JERUSALEM - More than 400 would-be university students remain trapped in the Gaza Strip, unable to leave for studies abroad - including one accepted at Ryerson University - and now the Israel Broadcasting Authority is refusing to accept paid advertisements calling attention to their plight.
"There's a clause in the broadcasting authority's rules that allows them to refuse a paid ad if the issue is `politically or ideologically controversial,'" said Sari Bashi, executive director of Gisha, an Israeli organization advocating freedom of movement for Palestinians.
"But it's not a controversial statement to say that everybody, including Gazans, deserves an education."
Gisha (which means "access" or "approach" in Hebrew) has appealed the IBA's decision, and yesterday a committee listened to the group's complaints but did not make a ruling either to uphold or reverse its refusal to accept the ads.
Bashi said a ruling might be announced as early as Sunday. She did not seem optimistic it would go in favour of the Gazan students.
Several of the stranded students intend to enrol in Canadian universities, Bashi said, including at least one who is hoping to study at Ryerson.
Bashi believes Israel's refusal to allow the students to leave is part of a strategy aimed at punishing all Gazans for the acts of a few.
Since the radical Islamist group Hamas took power in Gaza more than a year ago, Israel has sought to isolate the territory and its 1.5 million people, limiting fuel, food, and other supplies while sharply restricting the movement of people in or out of the narrow coastal strip.
Israel's critics decry the policy as a form of "collective punishment" that fails to distinguish armed Palestinian militants from the vast majority of Gaza's residents who are innocent of any wrongdoing.
"There is no allegation that these students have done anything wrong," said Bashi.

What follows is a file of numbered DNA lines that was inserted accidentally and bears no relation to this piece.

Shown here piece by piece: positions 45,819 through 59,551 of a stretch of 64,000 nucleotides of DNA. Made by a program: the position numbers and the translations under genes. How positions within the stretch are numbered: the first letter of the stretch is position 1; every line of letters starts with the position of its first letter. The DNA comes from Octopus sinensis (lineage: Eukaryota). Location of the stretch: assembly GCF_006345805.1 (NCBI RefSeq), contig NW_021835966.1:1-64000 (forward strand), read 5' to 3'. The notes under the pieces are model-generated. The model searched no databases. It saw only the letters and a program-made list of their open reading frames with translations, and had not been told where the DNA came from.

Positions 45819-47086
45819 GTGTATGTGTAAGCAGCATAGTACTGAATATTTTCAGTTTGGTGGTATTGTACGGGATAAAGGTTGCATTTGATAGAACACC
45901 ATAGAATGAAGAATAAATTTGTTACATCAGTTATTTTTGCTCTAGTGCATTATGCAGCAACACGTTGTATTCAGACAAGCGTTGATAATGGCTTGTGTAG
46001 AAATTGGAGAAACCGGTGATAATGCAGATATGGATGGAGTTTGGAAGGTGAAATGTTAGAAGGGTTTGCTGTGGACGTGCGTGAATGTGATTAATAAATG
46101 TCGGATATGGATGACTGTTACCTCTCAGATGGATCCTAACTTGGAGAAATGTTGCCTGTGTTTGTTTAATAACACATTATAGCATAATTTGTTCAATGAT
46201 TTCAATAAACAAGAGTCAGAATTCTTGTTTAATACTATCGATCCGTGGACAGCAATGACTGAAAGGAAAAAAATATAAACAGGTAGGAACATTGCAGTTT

This past May, Israel suffered international embarrassment when the U.S. State Department withdrew Fulbright scholarships it had previously granted to seven Gazan students, explaining Israel would not allow them to leave.
The scholarships were later reinstated, and Israel subsequently granted exit visas to a small number of Gazan students bent on study abroad. Previously, there had been what Bashi calls a "blanket ban" on such permits, but the government not long ago clarified its position, saying it would grant exit visas for international study only to Gazans who can show they have been granted a "recognized scholarship."
According to Bashi, this still leaves more than 400 Gaza students in an untenable situation, including Riham Al-Nahhal, the student who hoped to attend Ryerson.
"Israel is preventing the very people it should be encouraging," she said. "Israel is not only denying Palestinian rights. It is also hurting its own interests."
To heighten awareness of the issue among Israelis, Gisha recently prepared a series of three radio spots, in which famous Israelis call on the government to reverse itself and allow the students to leave.
But the IBA - a government body that operates several TV channels as well as seven radio stations - refused to accept the ads, citing a provision in its charter that prohibits the airing of controversial material.
A spokesperson for the broadcasting authority declined yesterday to comment on the dispute.
Meanwhile, Mark Regev, spokesperson for the Israeli prime minister's office, defended the government's denial of exit visas to most of Gaza's prospective international students.
"Students in Gaza who have achieved a position at a university in Western countries - we support that, and we will facilitate their studies," he said. "That is in our interest. We want to see more Palestinians study in Canada, the U.S. and Europe."
But he rejected the position taken by many of Israel's critics who say this country should give a green light to all those in Gaza who have the resources and the desire to study at universities abroad.
"We say no," he said. "That's simply not realistic."
Regev said many such students might end up attending madrassas in Pakistan - where they could become steeped in extremist Islamist thought - or studying chemistry in Iran, acquiring knowledge that could prove useful, for example, in the fabrication of explosives.
"You could have hundreds of Palestinians studying in Tehran tomorrow," he said.
But Bashi insists Israel's policy is dashing the hopes of Gazan youths who pose no security threat.
She gave the example of Azhar Al-Boraey, who wants to earn a master's degree in architectural preservation studies and has been accepted this academic year at a university in Germany. She lost her place at a Chinese institution last year because she was not permitted to leave. Now, Israel is again refusing to let Al-Boraey go, a decision Gisha is appealing to Israel's High Court of Justice.
"There is no allegation she's a security risk," said Bashi. "She's an example of the ridiculousness of this policy."